Labour leadership hopeful calls for landlords to be stripped of empty homes

Shadow foreign secretary Emily Thornberry has called for harsher punishments for landlords with empty properties Credit: Victoria Jones/PA

Landlords with empty homes should have their properties taken off them in a bid to solve the housing crisis, Labour’s Emily Thornberry has said.

In a fiery rant at the latest Labour leadership hustings, the shadow foreign secretary said there needed to be “bigger stick” with which to punish wealthy landlords who were content to let their properties sit vacant.

She told supporters in Bristol it was a matter of “inter-generational justice” and that the UK was in danger of “leaving a whole generation behind”, given so many young people could not afford to buy their own home.

“As for all these empty flats, for these people in China who think, ‘Let’s either buy a gold bar or buy a flat in Bristol’ – no,” she exclaimed.

“You’re not allowed to buy a flat in Bristol as an investment and keep it empty. If you keep it empty, you lose it.”

Ms Thornberry also said councils should be allowed to take back land from developers who fail to act on planning permission within five years of gaining approval.

The outburst came from Ms Thornberry as she seeks to claw through to the final stage of the race to succeed leader Jeremy Corbyn.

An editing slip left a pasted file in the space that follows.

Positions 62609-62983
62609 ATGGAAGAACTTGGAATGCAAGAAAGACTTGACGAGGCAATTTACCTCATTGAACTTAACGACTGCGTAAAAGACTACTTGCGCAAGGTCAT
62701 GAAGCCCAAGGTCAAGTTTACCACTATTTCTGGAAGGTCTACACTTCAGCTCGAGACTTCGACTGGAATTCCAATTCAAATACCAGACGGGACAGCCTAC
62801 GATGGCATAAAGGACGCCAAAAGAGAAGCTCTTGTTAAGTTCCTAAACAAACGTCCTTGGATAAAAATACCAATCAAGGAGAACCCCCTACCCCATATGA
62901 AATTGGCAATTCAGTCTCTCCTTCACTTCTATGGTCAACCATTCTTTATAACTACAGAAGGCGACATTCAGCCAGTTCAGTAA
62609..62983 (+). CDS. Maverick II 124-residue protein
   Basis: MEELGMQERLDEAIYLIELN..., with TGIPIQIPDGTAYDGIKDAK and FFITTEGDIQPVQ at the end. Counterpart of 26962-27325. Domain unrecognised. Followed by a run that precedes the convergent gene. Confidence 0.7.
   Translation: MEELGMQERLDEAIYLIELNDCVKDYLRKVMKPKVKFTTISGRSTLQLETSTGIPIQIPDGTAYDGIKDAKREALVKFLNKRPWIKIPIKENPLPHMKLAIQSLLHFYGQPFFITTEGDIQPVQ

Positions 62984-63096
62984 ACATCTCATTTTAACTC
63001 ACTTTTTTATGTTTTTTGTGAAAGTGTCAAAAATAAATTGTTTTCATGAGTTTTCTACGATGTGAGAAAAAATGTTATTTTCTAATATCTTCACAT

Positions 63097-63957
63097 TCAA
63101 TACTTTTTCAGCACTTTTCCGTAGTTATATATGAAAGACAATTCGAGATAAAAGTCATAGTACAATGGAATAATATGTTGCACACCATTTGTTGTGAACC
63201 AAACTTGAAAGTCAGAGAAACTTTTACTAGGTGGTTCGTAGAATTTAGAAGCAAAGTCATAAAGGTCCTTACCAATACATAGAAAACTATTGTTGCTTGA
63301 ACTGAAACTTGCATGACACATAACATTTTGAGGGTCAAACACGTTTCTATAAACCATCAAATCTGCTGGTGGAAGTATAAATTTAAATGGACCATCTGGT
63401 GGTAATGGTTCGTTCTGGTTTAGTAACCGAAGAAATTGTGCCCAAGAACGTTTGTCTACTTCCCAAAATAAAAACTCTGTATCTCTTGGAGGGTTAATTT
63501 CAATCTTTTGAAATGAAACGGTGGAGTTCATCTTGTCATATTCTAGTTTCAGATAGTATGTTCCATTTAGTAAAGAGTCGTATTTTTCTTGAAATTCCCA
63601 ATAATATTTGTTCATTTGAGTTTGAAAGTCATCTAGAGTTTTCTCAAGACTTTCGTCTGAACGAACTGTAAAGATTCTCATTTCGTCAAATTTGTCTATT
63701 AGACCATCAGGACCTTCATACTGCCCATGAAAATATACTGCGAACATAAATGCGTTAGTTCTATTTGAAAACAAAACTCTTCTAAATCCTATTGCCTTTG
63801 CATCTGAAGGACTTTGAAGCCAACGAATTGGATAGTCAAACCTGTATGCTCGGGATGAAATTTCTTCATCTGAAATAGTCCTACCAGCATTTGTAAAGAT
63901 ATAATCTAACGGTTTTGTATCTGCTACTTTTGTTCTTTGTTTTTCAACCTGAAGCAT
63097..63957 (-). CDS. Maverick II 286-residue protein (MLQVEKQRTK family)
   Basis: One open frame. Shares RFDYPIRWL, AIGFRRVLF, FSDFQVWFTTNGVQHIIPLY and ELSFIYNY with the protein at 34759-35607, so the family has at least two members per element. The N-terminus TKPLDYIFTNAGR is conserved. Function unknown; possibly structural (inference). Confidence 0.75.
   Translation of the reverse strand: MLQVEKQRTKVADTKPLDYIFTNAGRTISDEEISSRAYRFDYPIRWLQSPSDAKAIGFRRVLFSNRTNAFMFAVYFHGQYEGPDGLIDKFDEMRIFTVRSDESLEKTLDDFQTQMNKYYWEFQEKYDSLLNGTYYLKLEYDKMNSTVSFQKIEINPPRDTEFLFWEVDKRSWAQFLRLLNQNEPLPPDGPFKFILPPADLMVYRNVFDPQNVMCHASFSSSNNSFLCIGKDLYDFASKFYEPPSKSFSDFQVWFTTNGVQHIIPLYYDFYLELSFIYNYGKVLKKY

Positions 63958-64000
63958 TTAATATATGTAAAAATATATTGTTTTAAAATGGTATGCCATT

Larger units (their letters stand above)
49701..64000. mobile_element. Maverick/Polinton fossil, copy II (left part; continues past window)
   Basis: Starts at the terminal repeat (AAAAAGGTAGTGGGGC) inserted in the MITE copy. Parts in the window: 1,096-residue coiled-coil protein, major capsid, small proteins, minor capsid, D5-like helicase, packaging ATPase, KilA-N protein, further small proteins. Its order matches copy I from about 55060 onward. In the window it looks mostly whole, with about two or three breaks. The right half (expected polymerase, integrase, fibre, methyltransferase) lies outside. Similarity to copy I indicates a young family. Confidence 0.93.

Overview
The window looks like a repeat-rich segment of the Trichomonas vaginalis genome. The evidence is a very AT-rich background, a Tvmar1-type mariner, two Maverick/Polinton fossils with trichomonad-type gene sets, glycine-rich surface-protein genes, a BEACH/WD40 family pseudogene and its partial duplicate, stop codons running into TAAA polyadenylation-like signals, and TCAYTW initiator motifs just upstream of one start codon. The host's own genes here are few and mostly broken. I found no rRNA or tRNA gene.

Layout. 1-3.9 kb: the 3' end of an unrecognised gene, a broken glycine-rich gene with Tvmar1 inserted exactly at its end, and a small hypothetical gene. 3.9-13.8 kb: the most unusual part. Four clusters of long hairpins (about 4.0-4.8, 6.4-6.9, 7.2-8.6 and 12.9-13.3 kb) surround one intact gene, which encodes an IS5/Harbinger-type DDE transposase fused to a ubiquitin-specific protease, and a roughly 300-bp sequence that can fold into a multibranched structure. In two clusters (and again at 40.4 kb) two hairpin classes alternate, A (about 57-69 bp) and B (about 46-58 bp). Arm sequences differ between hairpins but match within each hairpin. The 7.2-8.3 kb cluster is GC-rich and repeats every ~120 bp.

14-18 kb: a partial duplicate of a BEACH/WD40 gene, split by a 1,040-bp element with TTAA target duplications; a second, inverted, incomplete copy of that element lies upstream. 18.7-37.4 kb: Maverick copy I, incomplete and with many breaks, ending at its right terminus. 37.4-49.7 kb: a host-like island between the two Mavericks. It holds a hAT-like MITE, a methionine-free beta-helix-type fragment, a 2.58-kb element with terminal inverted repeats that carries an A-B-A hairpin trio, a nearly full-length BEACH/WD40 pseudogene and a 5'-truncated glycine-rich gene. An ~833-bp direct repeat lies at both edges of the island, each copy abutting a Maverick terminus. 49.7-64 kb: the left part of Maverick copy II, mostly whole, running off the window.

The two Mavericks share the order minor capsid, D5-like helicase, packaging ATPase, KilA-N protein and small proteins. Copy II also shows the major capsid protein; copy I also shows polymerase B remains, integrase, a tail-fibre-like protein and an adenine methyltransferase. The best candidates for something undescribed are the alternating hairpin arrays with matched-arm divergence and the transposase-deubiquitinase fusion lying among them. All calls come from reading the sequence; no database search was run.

She is the only candidate, out of the four still in the contest, not to have guaranteed that her name will be on the ballot paper.

With most of the major unions announcing their nominations, the Islington South and Finsbury MP is likely to have to go down the route of securing nominations from 33 constituency Labour Party (CLP) branches to progress.

As of Friday, the shadow cabinet member had the backing of nine CLPs, with the deadline for nominations two weeks away.

Many UK cities currently face a housing shortage. Credit: Dominic Lipinski/PA

Giving her view on the housing crisis, Lisa Nandy said the pressure on the UK’s housing stock had been caused through a failure to balance the economy.

The Wigan MP said some former industrial towns had homes “boarded up” because they were unaffordable, which she said was a “consequence of jobs having departed those areas and the young people with them”.

“The flip side is, where are those young people going? They’re moving to the cities,” said Ms Nandy.

“So we are overheating one part of our economy and completely under using and under appreciating another.

“That’s why we have the high house prices and the inability for young people to get on the housing ladder.”

All four candidates called for more house building during the hustings at Ashton Gate Stadium, with shadow business secretary Rebecca Long-Bailey – who was criticised for rating Mr Corbyn’s performance at the election “10 out of 10” – pushing for a “dramatic council house building programme” like the “one we set out in the last manifesto”.

Early frontrunner Sir Keir Starmer said more houses were required at “rents and rates that people can afford”.

He said overcrowding in London was having a negative impact on children’s learning and labelled the current situation “disgraceful”.